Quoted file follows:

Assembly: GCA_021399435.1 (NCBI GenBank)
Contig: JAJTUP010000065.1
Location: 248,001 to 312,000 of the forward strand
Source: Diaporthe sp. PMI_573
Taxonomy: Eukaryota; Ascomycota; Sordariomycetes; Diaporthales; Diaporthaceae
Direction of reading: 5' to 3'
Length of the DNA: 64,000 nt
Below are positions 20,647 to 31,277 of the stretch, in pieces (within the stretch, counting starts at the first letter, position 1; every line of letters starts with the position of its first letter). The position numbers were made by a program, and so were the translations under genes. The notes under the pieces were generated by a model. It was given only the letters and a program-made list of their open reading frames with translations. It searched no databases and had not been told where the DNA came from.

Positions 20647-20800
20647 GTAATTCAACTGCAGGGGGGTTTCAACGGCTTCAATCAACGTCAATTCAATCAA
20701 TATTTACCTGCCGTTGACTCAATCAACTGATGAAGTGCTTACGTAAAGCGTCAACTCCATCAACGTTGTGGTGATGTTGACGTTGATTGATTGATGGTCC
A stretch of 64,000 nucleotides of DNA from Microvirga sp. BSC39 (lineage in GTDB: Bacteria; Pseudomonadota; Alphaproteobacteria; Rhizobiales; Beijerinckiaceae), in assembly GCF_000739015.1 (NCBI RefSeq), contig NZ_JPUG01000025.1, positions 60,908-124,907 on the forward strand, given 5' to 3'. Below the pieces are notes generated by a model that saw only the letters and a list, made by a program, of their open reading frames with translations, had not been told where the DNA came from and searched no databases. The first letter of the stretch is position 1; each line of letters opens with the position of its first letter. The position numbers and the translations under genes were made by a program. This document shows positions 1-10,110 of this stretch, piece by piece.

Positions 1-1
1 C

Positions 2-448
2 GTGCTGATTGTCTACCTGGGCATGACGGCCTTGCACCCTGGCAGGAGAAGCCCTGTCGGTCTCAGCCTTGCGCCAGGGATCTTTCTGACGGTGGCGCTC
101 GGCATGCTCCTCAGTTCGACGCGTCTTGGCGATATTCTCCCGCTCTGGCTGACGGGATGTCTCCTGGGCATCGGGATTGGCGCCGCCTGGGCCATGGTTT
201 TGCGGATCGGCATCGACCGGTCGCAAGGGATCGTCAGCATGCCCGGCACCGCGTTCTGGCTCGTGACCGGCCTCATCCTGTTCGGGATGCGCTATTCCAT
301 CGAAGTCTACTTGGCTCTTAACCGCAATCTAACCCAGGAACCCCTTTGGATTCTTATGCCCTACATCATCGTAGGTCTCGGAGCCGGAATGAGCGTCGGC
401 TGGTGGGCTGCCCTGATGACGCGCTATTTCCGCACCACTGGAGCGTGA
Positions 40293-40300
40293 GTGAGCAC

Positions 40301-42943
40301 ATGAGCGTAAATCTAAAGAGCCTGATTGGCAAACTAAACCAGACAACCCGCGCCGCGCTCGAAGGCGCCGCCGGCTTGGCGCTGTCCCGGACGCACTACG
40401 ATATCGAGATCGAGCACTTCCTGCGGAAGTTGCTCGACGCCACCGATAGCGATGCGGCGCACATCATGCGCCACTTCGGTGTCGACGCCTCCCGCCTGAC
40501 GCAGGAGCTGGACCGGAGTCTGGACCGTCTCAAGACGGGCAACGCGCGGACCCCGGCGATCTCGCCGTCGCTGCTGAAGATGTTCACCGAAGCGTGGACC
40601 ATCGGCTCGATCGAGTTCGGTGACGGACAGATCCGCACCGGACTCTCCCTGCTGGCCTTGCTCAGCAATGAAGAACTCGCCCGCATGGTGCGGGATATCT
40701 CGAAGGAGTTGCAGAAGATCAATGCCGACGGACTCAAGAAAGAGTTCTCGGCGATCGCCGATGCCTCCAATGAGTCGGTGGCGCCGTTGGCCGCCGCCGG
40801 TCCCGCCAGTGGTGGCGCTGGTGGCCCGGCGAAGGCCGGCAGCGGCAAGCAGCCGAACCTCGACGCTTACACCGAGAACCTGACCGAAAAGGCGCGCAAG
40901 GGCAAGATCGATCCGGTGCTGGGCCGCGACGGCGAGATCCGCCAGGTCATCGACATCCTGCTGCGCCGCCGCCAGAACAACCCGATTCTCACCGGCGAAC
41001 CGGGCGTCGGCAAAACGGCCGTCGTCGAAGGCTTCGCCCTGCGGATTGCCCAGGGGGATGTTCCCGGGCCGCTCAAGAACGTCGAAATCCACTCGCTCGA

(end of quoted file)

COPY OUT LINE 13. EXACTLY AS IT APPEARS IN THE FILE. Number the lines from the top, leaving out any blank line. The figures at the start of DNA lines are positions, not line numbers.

Positions 1-1